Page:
Sports Drinks: A Sugar Trap for Kids?


By: Matt Weik

We’ve all seen those commercials. The ones where our favorite athletes are drinking sports drinks and performing at a high level.  Kids envision themselves as these athletes thinking that they too can achieve greatness if they drink those same beverages.  Little do they know that, in most cases, what they’re drinking is mostly just a bottle full of sugar.  This calls into question the marketing of such beverages to our youth.  Kids don’t understand the consequences of drinking beverages high in sugar.  To them, these are simply drinks they see their idols slamming down on television and in ads.  So if their idols are drinking them, they must be good for you, right? Wrong.

A staggering study published in the British Dental Journal by the Cardiff University School of Dentistry found that 90% of teenagers are drinking “sports drinks” due to the taste and not for the purpose they were intended to be used for.  This obsessive intake is increasing their risk for obesity as well as tooth erosion due to the increased sugars and acidity.  This is yet another concern parents need to be aware of.  Using sports drinks as a social beverage is no different than giving your kids a can of sugary soda.

The study was conducted in South Wales by a group of researchers who asked 160 kids aged between 12 and 14 how often they are gulping down sports drinks. What they found was that 90% of them indeed are drinking these types of beverages at least twice a week.  When asked why they drink them the response was due to the taste.  What we have here are beverages created for the purpose of increasing endurance and replenishing electrolytes in athletes—not as a social beverage.  These drinks help improve hydration yet have the same amount of calories as a can of soda.  A very small percentage of these kids (only 18%) are actually using them for their intended purpose.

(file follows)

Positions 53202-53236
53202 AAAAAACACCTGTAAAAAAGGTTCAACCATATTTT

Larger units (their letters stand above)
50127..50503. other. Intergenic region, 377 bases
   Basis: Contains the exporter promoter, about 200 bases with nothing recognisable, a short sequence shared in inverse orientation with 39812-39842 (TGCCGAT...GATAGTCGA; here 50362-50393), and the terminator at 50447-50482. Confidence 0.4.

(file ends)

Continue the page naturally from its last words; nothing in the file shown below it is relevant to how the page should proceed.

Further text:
Researchers stated, “The proportion of children in this study who consume high carbohydrate drinks, which are designed for sport, in a recreational non-sporting context is of concern. Sport drinks are intended for athletes taking part in endurance and intense sporting events, they are also connected with tooth decay in athletes and should be used following the advice of dental and healthcare teams dedicated to looking after athletes.  Water or milk is sufficient enough to hydrate active children, high sugar sports drinks are unnecessary for children and most adults.”

If the above wasn’t concerning enough, another study looked at 187 professional soccer players in the UK and found that 4 out of 10 had tooth decay. Also, of those 187 athletes, 1 in 20 were found to have gum disease, raising real concerns when beverage companies are marketing their products to our youth.  Doing so is quite frankly irresponsible.

The take home message from this study is that sports drinks, while they have the “cool factor”, need to be used for a specific purpose. Using them as a social drink for kids can have negative consequences to their overall health.  Try to keep your kids away from these types of beverages.  Unless you are an elite athlete, hydrating with water and recovering through the use of milk can give the same benefits of sports drinks without the negative side effects.  Ultimately it’s your decision whether to allow your kids to drink sports beverages, but the studies mentioned above should be enough to make you rethink the need for these sugary health hazards….more commonly known as “sports drinks”.

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Source: British Dental Journal – Published online ahead of print, doi: 10.1038/sj.bdj.2016.449  “A survey of sports drinks consumption among adolescents”   Authors: D. Broughton, R. M. Fairchild and M. Z. Morgan